The Effects of Phosphorus Cycle Dynamics on Carbon Sources and Sinks in the Amazon Region: A Modeling Study Using ELM v1

TitleThe Effects of Phosphorus Cycle Dynamics on Carbon Sources and Sinks in the Amazon Region: A Modeling Study Using ELM v1
Publication TypeJournal Article
Year of Publication2019
JournalJournal of Geophysical Research: Biogeosciences
Date Published10/2019
Abstract / Summary

Tropical forests play a crucial role in the global carbon cycle, accounting for one-third of the global NPP and containing about 25% of global vegetation biomass and soil carbon. This is particularly true for tropical forests in the Amazon region, as these comprise approximately 50% of the world’s tropical forests. It is therefore important for us to understand and represent the processes that determine the fluxes and storage of carbon in these forests. In this study, we show that the implementation of phosphorus (P) cycle and P limitation in the version 1 of the E3SM land model (ELM v1) improves the simulated spatial pattern of wood productivity. The P-enabled ELM v1 is able to capture the declining west-to-east gradient of productivity, consistent with field observations. We also show that by improving the representation of mortality processes using soils data, ELMv1 is able to reproduce the observed spatial pattern of above-ground biomass. Our model simulations show that the consideration of P availability lead to a smaller carbon sink associated with CO2 fertilization effect, and lower carbon emissions due to land use and land cover change (LULCC). Our simulations suggest P limitation would significantly reduce the carbon sink associated with CO2 fertilization effects through the twenty-first century. We conclude that P cycle dynamics affect both sources and sinks of carbon in the Amazon region, and the effects of P limitation would become increasingly important as CO2 increases. Therefore, P limitation must be considered for projecting future carbon dynamics in tropical ecosystems.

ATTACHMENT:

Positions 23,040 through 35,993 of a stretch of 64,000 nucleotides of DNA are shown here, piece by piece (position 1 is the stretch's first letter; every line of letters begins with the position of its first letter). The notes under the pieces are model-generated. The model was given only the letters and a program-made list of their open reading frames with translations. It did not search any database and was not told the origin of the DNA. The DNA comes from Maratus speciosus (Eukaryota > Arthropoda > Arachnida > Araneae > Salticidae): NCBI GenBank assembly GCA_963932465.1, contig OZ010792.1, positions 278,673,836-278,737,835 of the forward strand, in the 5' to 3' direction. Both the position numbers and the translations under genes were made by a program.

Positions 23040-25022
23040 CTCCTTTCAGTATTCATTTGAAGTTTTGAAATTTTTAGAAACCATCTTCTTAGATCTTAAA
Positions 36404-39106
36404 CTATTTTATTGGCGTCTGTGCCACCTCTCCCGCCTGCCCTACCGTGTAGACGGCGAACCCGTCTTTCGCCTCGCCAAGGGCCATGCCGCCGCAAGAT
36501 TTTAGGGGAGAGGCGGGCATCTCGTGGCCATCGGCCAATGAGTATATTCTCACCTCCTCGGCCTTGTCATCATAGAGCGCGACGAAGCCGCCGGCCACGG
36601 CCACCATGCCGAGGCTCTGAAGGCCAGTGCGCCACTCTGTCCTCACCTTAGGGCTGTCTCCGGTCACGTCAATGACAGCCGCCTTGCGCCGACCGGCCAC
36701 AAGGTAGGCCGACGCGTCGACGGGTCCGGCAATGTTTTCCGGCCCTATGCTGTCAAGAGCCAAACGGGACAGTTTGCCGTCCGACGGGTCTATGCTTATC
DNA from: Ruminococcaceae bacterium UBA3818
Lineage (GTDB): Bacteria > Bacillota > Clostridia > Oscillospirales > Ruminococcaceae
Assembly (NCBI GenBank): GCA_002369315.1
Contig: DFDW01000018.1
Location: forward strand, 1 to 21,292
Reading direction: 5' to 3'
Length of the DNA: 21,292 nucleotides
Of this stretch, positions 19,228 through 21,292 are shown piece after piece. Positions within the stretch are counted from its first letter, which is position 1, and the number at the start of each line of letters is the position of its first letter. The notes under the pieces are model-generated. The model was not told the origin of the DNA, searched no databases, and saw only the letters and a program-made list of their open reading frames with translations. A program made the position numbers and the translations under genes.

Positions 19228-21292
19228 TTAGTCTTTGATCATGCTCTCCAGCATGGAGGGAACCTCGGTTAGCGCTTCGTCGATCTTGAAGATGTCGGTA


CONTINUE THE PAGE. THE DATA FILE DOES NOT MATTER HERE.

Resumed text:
URLhttp://dx.doi.org/10.1029/2019jg005082
DOI10.1029/2019jg005082
Journal: Journal of Geophysical Research: Biogeosciences
Year of Publication: 2019
Date Published: 10/2019

Tropical forests play a crucial role in the global carbon cycle, accounting for one-third of the global NPP and containing about 25% of global vegetation biomass and soil carbon. This is particularly true for tropical forests in the Amazon region, as these comprise approximately 50% of the world’s tropical forests. It is therefore important for us to understand and represent the processes that determine the fluxes and storage of carbon in these forests. In this study, we show that the implementation of phosphorus (P) cycle and P limitation in the version 1 of the E3SM land model (ELM v1) improves the simulated spatial pattern of wood productivity. The P-enabled ELM v1 is able to capture the declining west-to-east gradient of productivity, consistent with field observations. We also show that by improving the representation of mortality processes using soils data, ELMv1 is able to reproduce the observed spatial pattern of above-ground biomass. Our model simulations show that the consideration of P availability lead to a smaller carbon sink associated with CO2 fertilization effect, and lower carbon emissions due to land use and land cover change (LULCC). Our simulations suggest P limitation would significantly reduce the carbon sink associated with CO2 fertilization effects through the twenty-first century. We conclude that P cycle dynamics affect both sources and sinks of carbon in the Amazon region, and the effects of P limitation would become increasingly important as CO2 increases. Therefore, P limitation must be considered for projecting future carbon dynamics in tropical ecosystems.

DOI: 10.1029/2019jg005082
Citation:
Yang, X, D Ricciuto, P Thornton, X Shi, M Xu, F Hoffman, and R Norby.  2019.  "The Effects of Phosphorus Cycle Dynamics on Carbon Sources and Sinks in the Amazon Region: A Modeling Study Using ELM v1."  Journal of Geophysical Research: Biogeosciences.  https://doi.org/10.1029/2019jg005082.